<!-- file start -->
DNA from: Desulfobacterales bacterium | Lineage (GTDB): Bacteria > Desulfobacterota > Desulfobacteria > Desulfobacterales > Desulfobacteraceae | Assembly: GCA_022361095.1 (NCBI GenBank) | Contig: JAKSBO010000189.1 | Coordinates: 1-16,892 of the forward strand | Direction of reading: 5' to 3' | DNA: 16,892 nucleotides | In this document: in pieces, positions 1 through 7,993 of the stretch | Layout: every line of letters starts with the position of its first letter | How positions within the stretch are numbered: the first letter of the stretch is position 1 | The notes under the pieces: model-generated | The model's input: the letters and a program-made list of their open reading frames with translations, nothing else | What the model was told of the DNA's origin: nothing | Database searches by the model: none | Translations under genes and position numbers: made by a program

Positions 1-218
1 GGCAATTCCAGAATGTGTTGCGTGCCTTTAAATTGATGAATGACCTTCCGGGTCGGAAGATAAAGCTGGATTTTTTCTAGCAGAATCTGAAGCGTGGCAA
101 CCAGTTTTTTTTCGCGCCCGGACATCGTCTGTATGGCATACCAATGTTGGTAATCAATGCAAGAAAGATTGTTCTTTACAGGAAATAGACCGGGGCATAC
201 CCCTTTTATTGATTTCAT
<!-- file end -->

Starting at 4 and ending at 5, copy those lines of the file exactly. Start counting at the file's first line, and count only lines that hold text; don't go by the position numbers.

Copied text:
101 CCAGTTTTTTTTCGCGCCCGGACATCGTCTGTATGGCATACCAATGTTGGTAATCAATGCAAGAAAGATTGTTCTTTACAGGAAATAGACCGGGGCATAC
201 CCCTTTTATTGATTTCAT